Since emerging from Toronto as one of the pioneers of the live electronica scene that continues to blur the line between the dance club and the concert hall, The New Deal has embraced emerging technology on its progressive journey. But one device you will never see the trio deploying on stage is looping.

“We use digital tools, but it’s all us,” bassist Dan Kurtz says during a recent interview to promote the band’s shows this week at Ardmore Music Hall (Feb. 21) and Brooklyn Bowl (Feb. 22).  “When we play something that’s repetitive, dance kind of stuff, it feels so good to micro-improvise a bass line. If we looped it, the humanity goes away pretty fast.”

That spirit of technical innovation with a human heartbeat is also at play in the recording studio. The group — Jamie Shields (keyboards), Kurtz and Davide Di Renzo (drums) — on Sept. 27 released “Phoenix,” with no prior announcement to fans, the first in a new trio of albums.  Part two, “Age of Discovery,” was issued earlier this month. The trilogy marks the first recorded material with Di Renzo on drums and was recorded “off the floor,” which means the band members played together rather than record their parts separately.

“It’s definitely the way we do things best,” says Kurtz, adding that years ago, limits of time and technology would lead the band to overdub, or record separately.

The group is calling the three-album series “The Asylum Sessions” after Kurtz’s studio where they recorded. “Phoenix” marked TND’s first album since 2016’s “Mercury Switch,” which itself was the band’s first in more than 10 years due to a hiatus, which found the band off the road between 2011 and 2014.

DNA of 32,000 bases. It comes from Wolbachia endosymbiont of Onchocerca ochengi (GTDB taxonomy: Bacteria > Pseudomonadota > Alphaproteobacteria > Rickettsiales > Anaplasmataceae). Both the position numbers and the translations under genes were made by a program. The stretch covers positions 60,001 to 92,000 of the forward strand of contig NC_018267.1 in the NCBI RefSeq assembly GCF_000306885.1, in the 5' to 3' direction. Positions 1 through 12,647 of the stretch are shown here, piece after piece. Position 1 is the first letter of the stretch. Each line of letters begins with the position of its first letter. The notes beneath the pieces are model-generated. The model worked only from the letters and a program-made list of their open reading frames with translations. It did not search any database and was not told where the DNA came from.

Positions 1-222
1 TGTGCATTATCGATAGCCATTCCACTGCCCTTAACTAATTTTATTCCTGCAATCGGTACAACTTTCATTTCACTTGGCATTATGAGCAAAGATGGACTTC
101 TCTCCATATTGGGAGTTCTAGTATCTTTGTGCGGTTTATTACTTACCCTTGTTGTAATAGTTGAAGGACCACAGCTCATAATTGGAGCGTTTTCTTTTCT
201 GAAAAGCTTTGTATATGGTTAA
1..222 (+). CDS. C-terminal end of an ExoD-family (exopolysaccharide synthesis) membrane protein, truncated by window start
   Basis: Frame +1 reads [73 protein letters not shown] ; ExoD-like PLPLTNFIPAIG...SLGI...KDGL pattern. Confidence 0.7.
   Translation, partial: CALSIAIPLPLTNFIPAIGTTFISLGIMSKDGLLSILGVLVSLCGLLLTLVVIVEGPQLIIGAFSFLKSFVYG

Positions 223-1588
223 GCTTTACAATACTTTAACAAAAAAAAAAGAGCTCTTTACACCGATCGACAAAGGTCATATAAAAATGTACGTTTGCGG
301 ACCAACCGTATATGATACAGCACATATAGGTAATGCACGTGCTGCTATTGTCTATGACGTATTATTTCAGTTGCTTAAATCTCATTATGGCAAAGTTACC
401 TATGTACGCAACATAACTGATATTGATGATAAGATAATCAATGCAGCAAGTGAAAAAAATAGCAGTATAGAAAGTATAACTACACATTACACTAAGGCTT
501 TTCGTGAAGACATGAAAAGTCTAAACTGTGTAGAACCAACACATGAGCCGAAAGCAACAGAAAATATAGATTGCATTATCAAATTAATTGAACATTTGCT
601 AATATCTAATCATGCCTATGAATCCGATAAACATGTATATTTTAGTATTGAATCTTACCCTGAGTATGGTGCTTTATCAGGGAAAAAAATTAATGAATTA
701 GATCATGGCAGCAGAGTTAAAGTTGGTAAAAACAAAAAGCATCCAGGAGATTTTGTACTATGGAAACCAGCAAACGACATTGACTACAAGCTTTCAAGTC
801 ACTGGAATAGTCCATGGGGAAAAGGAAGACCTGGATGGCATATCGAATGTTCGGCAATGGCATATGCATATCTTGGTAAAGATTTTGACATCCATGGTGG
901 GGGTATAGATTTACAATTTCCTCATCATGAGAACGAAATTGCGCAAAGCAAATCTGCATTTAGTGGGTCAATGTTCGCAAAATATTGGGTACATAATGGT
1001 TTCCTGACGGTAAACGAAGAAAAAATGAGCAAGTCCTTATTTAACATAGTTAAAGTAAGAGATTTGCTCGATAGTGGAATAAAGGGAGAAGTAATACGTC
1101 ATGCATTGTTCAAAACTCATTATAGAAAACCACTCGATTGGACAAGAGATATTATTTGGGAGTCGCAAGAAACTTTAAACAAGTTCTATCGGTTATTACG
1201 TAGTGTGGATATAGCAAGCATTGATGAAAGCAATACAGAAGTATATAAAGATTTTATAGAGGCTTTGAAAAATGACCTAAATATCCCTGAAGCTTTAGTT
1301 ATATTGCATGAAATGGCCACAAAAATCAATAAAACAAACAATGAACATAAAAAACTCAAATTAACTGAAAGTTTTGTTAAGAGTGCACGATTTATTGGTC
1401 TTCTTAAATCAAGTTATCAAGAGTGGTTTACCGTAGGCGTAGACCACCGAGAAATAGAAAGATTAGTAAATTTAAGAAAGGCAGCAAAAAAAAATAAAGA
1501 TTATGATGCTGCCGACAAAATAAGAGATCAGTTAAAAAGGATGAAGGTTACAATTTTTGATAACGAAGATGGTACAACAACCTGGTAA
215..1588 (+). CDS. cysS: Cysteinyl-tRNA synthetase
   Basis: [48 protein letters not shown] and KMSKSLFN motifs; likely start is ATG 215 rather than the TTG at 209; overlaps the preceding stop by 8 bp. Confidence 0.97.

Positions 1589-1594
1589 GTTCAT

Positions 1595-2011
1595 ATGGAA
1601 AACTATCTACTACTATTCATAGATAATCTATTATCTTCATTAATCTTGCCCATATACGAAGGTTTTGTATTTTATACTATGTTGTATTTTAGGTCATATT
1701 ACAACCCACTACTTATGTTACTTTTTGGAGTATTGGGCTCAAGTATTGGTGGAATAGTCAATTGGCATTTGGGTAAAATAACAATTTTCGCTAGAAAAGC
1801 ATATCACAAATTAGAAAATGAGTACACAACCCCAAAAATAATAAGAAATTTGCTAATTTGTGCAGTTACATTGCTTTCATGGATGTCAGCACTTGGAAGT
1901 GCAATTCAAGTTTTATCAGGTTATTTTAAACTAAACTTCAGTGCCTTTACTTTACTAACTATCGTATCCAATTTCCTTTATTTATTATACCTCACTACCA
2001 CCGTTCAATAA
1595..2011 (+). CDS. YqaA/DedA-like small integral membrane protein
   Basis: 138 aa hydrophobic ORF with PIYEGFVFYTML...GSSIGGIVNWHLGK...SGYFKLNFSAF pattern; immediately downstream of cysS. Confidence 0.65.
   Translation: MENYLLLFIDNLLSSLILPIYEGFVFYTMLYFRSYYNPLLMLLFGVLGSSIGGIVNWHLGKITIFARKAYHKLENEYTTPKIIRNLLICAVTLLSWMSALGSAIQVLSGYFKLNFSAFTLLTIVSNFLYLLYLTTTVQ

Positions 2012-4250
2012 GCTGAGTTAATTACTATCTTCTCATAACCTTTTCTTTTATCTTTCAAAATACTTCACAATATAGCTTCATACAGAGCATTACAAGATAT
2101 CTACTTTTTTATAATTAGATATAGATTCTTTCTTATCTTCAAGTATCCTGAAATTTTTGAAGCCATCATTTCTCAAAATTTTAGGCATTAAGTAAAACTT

While TND’s current run of shows is headline gigs, it recently played a run of shows opening for jam band titans Umphrey’s McGee.

“Those shows were probably the most fun part of the tour,” Kurtz says, adding the bands have been friends for at least 18 years. In fact, members from the two acts also perform as the Omega Moos, a ’70s and ’80s tribute band.

While The New Deal and simpatico groups like Sound Tribe Sector 9 have been stalwarts on jam band tours and festivals for well over a decade, when TND was getting started in Canada in the late ’90s there was no such scene to speak of there.

“It had not bubbled up in Toronto,” Kurtz recalls. In fact, he wouldn’t have even been aware of the phenomenon in the States if Shields wasn’t “a rabid Phish fan.” When the band made its first album, Shields posted on the forum offering to send free CDs to the first 10 people who responded.

The group eventually made its way to the northeastern U.S., where clubs like The Wetlands in New York were buzzing and towns like Philadelphia and Boston also became hotbeds for local jam bands and touring acts to come through.

“That is the area that has always felt like home for The New Deal, and we’re always excited to come back,” Kurtz said of this week’s shows in Ardmore and Brooklyn.

With “tons of source material,” pulling three albums from the recent sessions was not a challenge, Kurtz says. Now, with the albums completed and the third ready for release, he’s focused on building a new concept for the live shows. While he was short on details, he says he’s been working with a Toronto artist to create an “immersive” audio-visual experience “generated by us on stage,” rather than the typical concert light show.

“I like the idea of expanding what we do,” Kurtz says, “and not just hammering people with lighting.”

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